DevOps and how it can help
What is Devops? Some might say that it’s an oversimplification of the software development and IT operations process, while others would call it an entirely new way of viewing and working with development, QA, and IT operations teams. Whatever your definition of Devops may be, it certainly hasn’t been around for very long, which makes it all the more exciting to discuss in detail!
What is devops?
DevOps is a term used to describe a collaboration of development (dev) and operations (ops) team members, with both sides focusing on their particular strengths. DevOps emphasizes communication, collaboration, integration, automation and sharing in order to solve problems faster. By blending these two skill sets, developers are better able to create applications that meet business requirements. Operations teams are better able to make sure applications run smoothly as new features come online or when incidents occur. The result? A more successful application lifecycle management strategy that leads to better customer satisfaction, increased revenue and lower costs for your organization. But many companies struggle with implementing DevOps successfully because they think it requires expensive tools or complicated processes.
The evolution of devops
DevOps is a relatively new software development methodology that’s gaining in popularity. It combines traditional operations tasks (software deployment, management, monitoring, etc.) with software development practices. This has many benefits for both developers and operations specialists—but also presents some challenges. If you’re considering adopting devops or just curious about what it is, read on to learn more about its evolution to date. We’ll look at how devops relates to other approaches, where it came from, why it exists and even where it might be going next. At each stage we’ll consider any common problems as well as unique opportunities these technologies provide. Along the way we will touch on relevant best practices from both an engineering standpoint as well as a business point of view. And finally we will consider whether all of these different but related options still make sense given recent advances in modern cloud computing and SaaS app stacks.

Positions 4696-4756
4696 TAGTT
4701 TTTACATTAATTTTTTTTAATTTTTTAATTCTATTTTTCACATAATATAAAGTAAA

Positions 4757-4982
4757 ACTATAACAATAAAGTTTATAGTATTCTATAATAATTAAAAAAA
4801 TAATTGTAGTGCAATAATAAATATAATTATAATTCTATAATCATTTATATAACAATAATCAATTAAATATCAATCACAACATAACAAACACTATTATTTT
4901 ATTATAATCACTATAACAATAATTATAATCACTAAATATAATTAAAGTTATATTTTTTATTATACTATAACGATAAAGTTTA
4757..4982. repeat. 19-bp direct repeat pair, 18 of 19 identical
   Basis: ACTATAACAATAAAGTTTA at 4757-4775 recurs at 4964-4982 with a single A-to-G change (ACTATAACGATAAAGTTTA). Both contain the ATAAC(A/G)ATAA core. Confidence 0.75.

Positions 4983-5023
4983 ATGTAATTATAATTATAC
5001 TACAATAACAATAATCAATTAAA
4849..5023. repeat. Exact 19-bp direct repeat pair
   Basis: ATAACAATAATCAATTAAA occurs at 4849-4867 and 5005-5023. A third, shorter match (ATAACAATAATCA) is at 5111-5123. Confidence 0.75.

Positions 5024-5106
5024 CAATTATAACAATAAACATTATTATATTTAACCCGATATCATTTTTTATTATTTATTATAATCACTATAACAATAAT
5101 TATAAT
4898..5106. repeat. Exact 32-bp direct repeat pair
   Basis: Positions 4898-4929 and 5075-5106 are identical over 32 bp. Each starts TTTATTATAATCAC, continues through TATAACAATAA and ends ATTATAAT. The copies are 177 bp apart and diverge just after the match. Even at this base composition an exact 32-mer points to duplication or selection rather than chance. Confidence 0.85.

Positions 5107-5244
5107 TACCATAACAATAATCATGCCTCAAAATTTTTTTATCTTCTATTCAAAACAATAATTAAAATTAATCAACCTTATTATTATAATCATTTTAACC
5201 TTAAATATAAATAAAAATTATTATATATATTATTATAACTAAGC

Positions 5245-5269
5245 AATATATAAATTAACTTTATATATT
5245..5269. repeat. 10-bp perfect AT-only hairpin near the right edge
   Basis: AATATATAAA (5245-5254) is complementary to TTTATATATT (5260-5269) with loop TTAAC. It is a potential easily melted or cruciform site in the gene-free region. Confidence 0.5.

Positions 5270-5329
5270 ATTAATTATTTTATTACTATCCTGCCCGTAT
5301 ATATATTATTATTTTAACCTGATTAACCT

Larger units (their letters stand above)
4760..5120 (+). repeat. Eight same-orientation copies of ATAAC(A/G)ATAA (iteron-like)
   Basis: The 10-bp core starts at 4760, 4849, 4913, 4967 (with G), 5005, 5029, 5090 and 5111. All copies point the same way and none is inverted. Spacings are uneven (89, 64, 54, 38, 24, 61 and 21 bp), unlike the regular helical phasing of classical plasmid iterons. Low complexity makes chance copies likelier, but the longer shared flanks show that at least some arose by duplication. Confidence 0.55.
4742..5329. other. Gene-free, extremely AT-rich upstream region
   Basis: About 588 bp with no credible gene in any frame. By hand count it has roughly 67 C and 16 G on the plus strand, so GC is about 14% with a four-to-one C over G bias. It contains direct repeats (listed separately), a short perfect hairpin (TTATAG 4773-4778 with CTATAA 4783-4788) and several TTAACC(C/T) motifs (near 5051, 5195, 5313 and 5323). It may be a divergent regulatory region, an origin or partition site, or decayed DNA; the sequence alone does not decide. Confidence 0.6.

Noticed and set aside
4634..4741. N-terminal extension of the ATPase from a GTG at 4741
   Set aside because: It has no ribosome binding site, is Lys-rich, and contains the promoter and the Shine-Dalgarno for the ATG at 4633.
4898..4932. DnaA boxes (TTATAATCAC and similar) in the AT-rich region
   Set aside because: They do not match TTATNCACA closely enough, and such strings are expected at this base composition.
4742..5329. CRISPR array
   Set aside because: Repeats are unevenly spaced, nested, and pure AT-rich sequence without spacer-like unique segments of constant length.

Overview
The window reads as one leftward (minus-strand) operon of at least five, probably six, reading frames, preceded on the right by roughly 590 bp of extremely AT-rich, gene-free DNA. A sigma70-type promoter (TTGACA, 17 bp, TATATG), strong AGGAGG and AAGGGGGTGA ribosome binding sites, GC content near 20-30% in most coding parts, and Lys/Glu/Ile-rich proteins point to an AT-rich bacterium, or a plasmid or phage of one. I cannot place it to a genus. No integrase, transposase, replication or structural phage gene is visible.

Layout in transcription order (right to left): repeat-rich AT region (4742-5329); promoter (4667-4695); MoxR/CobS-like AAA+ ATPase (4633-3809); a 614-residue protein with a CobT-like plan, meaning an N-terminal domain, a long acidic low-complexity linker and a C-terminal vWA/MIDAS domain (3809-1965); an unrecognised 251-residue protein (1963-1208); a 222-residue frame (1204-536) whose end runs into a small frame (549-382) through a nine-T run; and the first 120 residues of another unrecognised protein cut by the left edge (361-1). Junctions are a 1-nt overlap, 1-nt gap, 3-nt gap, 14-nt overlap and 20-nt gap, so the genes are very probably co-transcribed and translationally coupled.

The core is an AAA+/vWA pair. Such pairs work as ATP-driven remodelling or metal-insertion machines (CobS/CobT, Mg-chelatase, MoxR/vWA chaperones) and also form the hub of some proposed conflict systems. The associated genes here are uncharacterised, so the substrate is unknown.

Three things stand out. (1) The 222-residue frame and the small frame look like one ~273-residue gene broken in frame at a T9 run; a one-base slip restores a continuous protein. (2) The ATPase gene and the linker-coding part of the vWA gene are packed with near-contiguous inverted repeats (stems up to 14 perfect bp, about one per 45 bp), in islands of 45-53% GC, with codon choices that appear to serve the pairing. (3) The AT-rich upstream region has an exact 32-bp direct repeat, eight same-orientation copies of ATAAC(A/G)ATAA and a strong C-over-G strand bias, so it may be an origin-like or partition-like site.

A Day in the Life
In DevOps, we don’t have job titles. That doesn’t mean you don’t need to wear pants though. You might think: I know what I do, I get paid for it, and that should be enough. Not in a DevOps organization where teams rely on each other to deliver business value quickly. What does dev mean? What does ops mean? Who does what, who knows about what?
What do devops do?
DevOps, short for development operations is a software methodology used by companies to keep their development teams in sync with IT teams. DevOps isn’t just about automating deployments (although there are tools for that), but about creating a sustainable ecosystem where developers and IT work together to provide more value faster.
Getting Started with DevOps
If you’re new to DevOps, one of your first steps should be to familiarize yourself with at least a few of its major tools. Not only will it be easier for your team to understand what you’re trying to accomplish if they have experience with key terminology, but it also helps alleviate some pressure off them because instead of learning about DevOps from scratch, they can get started by picking up on concepts they already know.